This paper details how IC Compiler Zroute can be utilized to efficiently implement DFM rules. Further it demonstrates how IC Validator can detect lithographic hot-spots using GLOBALFOUNDRIES’ DRC+ pattern matching library and how IC Compiler can repair these through integrated ECO-loops. The shown results and script examples should enable the readers to comprehend and adopt the described methodology into their design flow.
|A3 Tutorial & User Paper - Verification & IP: Digital Verification|
|Method for Reusable Low Power Mode Entry/Exit Verification Applied on Freescale S12 uC|
Joachim Geishauser, Alexander Schilling, Andreas Pachl [Freescale Halbleiter Deutschland GmbH]
Increasing design complexity and the demand to keep power consumption low gave rise to various design techniques in order to achieve this goal. Verification of these designs becomes an even more complicated task. Verification languages provide features to ease the job of verification, however without a methodology around them the verification task will become a nightmare. The methodology presented in this paper describes the infrastructure such as the abstract low power verification classes and a verification process for entering low power states as well as the wake up from them. In the paper the low power techniques are the traditional ones but an outlook will be given on how this can be scaled to the latest techniques. On the SoC level the paper will show how this approach addresses the verification problem in a reusable way.
|A4 User Paper & Tutorial - AMS/Full Custom: AMS Verification I|
|A Simple but Effective and High Accurate Parasitics Estimator for Prelayout Parasitic Estimation|
Hendrik Mau [GLOBALFOUNDRIES]
With more and more shrinking design dimensions the impact of interconnect parasitics on design performance is increasing. This results in the necessity to estimate the interconnect parasitics as accurate as possible during early design stages. To avoid costly design adaptation after post layout verification it is beneficial to estimate the interconnect parasitics at the stage of schematic entry or verification.
Typically more or less complex wire load models or equations are used to model the parasitics. They all require abstraction and curve fitting resulting in a loss of accuracy. A simple method is proposed which uses the RC techfile available with the PDK and StarRC directly to determine the wire resistance and capacitance by means of a simple and fast extraction flow. Hereby a simple DEF is written for the desired wire configuration which is than handed over for parasitic extraction to StarRC. Within seconds StarRC can extract this structure and the estimated resistance and capacitance is available.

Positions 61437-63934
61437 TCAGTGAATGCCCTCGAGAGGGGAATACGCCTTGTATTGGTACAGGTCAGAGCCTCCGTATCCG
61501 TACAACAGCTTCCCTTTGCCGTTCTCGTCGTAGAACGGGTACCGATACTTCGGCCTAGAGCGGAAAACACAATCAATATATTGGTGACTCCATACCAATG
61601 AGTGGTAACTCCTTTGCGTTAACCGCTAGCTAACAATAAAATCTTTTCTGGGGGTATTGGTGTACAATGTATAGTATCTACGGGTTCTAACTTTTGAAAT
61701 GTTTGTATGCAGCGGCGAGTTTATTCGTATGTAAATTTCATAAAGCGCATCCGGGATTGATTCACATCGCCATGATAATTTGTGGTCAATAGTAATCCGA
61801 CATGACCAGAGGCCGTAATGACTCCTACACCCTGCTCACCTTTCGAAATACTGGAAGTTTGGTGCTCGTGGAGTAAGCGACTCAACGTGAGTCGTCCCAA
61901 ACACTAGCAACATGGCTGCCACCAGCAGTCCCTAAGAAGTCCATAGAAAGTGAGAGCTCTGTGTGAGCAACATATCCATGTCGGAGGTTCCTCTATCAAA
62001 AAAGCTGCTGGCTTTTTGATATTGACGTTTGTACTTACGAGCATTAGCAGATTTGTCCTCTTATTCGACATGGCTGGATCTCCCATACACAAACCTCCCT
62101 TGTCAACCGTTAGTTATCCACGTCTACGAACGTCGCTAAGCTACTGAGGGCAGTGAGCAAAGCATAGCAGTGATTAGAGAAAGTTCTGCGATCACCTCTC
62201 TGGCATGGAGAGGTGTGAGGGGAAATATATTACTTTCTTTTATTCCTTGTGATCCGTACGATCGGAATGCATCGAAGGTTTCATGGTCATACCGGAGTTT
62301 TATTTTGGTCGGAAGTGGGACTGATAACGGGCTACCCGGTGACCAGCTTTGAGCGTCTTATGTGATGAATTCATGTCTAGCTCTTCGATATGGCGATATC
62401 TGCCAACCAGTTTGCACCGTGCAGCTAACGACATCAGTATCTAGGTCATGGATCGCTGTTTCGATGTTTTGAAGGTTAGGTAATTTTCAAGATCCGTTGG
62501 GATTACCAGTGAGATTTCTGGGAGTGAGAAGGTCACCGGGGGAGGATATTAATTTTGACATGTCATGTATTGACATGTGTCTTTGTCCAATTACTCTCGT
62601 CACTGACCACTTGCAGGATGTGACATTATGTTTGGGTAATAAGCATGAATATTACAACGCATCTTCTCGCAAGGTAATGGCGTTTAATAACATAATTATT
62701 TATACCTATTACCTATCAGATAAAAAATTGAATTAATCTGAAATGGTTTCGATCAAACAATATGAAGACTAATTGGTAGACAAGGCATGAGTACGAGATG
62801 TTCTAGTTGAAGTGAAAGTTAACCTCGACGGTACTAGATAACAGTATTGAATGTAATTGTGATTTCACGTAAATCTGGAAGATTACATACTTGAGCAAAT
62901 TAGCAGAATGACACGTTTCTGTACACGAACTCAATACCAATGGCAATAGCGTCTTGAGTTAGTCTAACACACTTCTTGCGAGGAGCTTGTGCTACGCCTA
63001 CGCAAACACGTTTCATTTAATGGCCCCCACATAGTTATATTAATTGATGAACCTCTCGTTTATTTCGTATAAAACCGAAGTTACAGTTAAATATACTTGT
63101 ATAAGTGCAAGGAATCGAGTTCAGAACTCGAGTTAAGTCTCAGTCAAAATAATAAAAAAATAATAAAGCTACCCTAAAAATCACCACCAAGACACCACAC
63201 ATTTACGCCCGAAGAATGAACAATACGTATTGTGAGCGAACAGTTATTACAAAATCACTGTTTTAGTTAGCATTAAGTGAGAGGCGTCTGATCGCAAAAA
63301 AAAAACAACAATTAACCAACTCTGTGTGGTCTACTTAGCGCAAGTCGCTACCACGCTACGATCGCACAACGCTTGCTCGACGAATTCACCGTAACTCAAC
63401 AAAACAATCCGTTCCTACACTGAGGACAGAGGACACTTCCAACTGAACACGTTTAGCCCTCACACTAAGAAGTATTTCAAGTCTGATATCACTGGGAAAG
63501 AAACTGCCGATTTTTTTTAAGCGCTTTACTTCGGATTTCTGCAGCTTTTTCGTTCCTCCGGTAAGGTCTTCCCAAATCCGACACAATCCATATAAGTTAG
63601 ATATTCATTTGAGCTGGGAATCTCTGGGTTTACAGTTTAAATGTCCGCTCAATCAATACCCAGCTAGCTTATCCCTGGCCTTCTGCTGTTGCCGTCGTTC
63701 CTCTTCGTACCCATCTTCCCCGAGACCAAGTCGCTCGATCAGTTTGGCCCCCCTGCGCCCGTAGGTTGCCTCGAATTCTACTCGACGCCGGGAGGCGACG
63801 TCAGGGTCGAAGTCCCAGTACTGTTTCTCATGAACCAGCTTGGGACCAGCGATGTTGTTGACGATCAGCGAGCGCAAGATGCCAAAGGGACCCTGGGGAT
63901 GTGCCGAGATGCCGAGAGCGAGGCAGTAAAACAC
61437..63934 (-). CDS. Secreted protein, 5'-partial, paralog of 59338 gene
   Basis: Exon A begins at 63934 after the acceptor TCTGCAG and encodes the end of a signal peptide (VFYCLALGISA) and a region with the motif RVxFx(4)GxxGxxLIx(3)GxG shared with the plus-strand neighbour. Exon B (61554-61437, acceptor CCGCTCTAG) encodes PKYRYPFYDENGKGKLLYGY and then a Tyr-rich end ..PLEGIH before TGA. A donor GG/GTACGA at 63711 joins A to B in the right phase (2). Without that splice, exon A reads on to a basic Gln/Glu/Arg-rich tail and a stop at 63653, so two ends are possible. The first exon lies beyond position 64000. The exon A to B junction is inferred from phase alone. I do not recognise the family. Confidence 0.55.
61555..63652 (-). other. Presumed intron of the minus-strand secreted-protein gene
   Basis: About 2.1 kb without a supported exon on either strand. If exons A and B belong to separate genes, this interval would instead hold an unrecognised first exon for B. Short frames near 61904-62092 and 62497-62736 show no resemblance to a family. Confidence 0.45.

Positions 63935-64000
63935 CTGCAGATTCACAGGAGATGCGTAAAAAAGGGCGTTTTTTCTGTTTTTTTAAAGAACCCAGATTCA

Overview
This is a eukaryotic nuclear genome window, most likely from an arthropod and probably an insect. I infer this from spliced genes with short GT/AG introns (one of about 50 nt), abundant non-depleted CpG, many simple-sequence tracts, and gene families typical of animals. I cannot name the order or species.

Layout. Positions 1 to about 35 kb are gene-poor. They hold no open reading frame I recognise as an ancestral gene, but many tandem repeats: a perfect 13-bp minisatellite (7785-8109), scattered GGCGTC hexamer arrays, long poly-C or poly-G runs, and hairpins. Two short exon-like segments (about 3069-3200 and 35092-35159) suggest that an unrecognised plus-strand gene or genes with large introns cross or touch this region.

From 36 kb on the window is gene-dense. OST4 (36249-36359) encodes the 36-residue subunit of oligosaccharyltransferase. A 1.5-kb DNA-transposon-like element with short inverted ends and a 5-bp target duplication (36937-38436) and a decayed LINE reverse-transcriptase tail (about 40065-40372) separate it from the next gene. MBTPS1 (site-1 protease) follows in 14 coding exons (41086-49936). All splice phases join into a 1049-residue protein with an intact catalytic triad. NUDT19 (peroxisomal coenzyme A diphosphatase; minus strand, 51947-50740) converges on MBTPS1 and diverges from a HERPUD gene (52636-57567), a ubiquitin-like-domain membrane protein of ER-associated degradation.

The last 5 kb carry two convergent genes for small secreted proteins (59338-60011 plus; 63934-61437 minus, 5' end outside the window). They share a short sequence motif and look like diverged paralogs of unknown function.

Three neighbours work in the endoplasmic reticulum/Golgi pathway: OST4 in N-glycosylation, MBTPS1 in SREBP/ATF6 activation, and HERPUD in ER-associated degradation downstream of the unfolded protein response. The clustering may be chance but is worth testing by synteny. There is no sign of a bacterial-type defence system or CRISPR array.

|Circuit Check: Discover Circuit Design Errors in Low Power SoCs|
Luong Nguyen [Synopsys France]
System-on-chip in low power leads to adopt different methodolgies to increase the verification coverage. A high consideration of the power consumption becomes a key factor to enhance the overall quality of the circuit. Hence it is crucial to detect as soon as possible any potential leakage current. The tutorial is intent to present some typical design errors found in multi-power domain applications and the benefit on using HsimPlus Circuit-Check to detect potential errors earlier during the design cycle.
Target audience: Custom/analog/mixed-signal designers.
|A5 User Session & Tutorial - System: High Level Synthesis & Verification|
|Employing Synphony Model Compiler with Application Components for FPGA Processing Elements in Software Defined Radios|
Peter Troll [Rohde & Schwarz GmbH & Co. KG]
Software Defined Radios (SDR) are distributed processing systems including General Purpose Processors (GPP), Digital Signal Processors (DSP) and Field Programmable Gate Arrays (FPGA) as processing elements.
An SDR is characterized by clearly differentiating between two portions of software. There is the application software and also software that provides the infrastructure for an application to execute and access system hardware resources. Originally promoted for the military domain and increasingly considered for commercial use, the internationally endorsed open Software Communications Architecture (SCA) standard has been developed, supporting the specific aspects of SDR platforms and applications.
This paper presents the multifaceted considerations in adopting a High-Level Synthesis tool for developing application components targeted at FPGA. The conclusion reached is to establish Synopsys’ Synphony Model Compiler as first choice within Rohde & Schwarz.
|Formal Verification and Validation of High-Level Optimizations of Arithmetic Datapath Blocks|
Theo Drane [Imagination Technologies Ltd.], Himanshu Jain [Synopsys, Inc.]